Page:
From the depths of the ocean emerges horror icon James Wan hoisting the sixth entry in the DCEU’s divisive catalogue of films. After much concern over a middling marketing campaign and questionable acting, Aquaman, led by Jason Momoa, Amber Heard, and Patrick Wilsonhas, made a splash critically and I’m happy to report that it exceeded all expectations.
For a sub-genre that has grown frustratingly stale, the last two weeks have been promising for creative comic-book movie storytelling. Between Sony’s Into the Spider-verse and Warner Bros.’ Aquaman there are signs of rehabilitation for a static genre which has become a cornerstone of modern day film-making. Where most comic book films have begun to blend into each other at a rapid, month-to-month pace, Aquaman reinvigorates the genres with sharply defined watercolors spread across its canvas; a very large canvas that James Wan explores with a keen eye for exhilarating set pieces and an eye-popping use of color.
The camera work during those set pieces are quite honestly, second to none. The camera zips, zaps, and soars across tight quartered rooms, the rooftops of Sicily, and to the darkest depths of the ocean. There’s a clear understanding of the space that Wan is working with, along with a geography that keeps us along for the ride. As the camera gives us an idea of the amount of space, and limited or unlimited confines, that the characters are working within. This is surely Aquaman’s biggest wave and it rides it with artistic precision and unparalleled passion, the likes of which live action comic book film-making hasn’t seen since X-Men: Days of Future Past.
As for Momoa, Heard, and the rest of the cast, they fill their shoes with emboldened stature, creating a confident iconography for an A-list hero that has been made fun of for decades. Had Wan and the writing team go down a path that is more self-serious than self-aware, Momoa, Heard, and even Wilson would have crumbled. Aquaman simply demands that its performers be passable and they do so admirably.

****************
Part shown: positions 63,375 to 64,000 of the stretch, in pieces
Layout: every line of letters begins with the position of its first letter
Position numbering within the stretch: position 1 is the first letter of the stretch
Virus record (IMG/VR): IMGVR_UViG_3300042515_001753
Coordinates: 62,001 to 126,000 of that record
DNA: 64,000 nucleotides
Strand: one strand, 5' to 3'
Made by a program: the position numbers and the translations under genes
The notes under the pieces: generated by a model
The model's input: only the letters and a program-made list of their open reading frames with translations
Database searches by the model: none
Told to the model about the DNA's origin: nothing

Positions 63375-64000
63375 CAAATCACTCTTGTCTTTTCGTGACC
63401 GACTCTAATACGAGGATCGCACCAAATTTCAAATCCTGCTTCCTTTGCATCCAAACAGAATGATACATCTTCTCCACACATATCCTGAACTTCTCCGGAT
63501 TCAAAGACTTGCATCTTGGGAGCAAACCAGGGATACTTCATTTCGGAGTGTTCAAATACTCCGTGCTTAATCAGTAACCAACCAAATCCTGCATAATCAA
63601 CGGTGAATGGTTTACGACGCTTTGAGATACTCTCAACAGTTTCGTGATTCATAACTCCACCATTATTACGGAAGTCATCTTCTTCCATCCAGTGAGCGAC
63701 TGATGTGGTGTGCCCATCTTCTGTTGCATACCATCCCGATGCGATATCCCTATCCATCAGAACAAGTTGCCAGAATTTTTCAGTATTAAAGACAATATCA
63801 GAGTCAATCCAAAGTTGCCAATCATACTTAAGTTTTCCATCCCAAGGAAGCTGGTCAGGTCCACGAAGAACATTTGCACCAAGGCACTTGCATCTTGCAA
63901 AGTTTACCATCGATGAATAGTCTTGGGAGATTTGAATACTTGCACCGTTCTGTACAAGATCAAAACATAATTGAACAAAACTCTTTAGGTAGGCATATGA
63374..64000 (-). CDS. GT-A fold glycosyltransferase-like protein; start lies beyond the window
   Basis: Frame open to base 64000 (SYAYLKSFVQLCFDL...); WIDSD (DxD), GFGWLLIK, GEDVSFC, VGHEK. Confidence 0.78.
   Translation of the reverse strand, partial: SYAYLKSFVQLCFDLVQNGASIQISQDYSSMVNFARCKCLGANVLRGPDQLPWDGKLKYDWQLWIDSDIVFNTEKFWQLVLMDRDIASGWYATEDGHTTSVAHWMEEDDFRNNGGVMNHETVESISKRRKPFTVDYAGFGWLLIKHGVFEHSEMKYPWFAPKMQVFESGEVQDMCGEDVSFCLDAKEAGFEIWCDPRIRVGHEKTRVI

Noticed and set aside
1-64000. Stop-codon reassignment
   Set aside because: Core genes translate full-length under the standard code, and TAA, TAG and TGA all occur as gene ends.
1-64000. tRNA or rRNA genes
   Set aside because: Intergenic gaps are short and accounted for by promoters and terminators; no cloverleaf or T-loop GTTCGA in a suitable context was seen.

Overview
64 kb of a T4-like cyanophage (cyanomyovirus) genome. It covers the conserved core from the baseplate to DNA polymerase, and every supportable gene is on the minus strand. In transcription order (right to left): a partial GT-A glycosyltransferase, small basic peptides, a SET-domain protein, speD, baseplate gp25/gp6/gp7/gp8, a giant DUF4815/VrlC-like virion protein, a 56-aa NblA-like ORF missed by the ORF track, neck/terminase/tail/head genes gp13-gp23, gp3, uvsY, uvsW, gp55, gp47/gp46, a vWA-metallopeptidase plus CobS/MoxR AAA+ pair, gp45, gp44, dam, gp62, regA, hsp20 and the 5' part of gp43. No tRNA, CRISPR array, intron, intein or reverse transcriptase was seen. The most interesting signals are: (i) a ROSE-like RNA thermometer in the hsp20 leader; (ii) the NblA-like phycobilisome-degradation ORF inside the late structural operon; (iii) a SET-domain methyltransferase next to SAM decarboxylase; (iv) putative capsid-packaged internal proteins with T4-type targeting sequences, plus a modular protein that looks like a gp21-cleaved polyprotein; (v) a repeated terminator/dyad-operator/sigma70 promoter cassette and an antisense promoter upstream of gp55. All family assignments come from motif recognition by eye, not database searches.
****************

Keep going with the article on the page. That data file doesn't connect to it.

As far as Aquaman’s issues, there aren’t many to list, as it is usually bailed out by Wan’s direction. Surely there’s some dialogue for Heard and Momoa that rings a bit false and, as a result, deflates some scenes, but it’s never painful. There are also a few pieces of music that don’t quite fit with a movie loaded with a terrific score from Rupert Gregson-Williams. The writers could have also shaved off some of the fattier parts of the script to make for a leaner experience. There isn’t necessarily anything worth removing entirely, but sometimes the movie feels a bit too big for its own good. Removal of a flashback here, or a small piece of banter there would make Aquaman all the better.
Simply put, Aquaman is astonishing, combining world building elements from Star Wars and Lord of the Rings and bringing together one of the most heroic comic book movies in recent memory. There’s a lot of “movie” to take in, but there’s a constant awe at the sheer spectacle put on display by James Wan. Aquaman is kinetic from beginning to end and plays as a firm reminder that comic book movies can be cool again.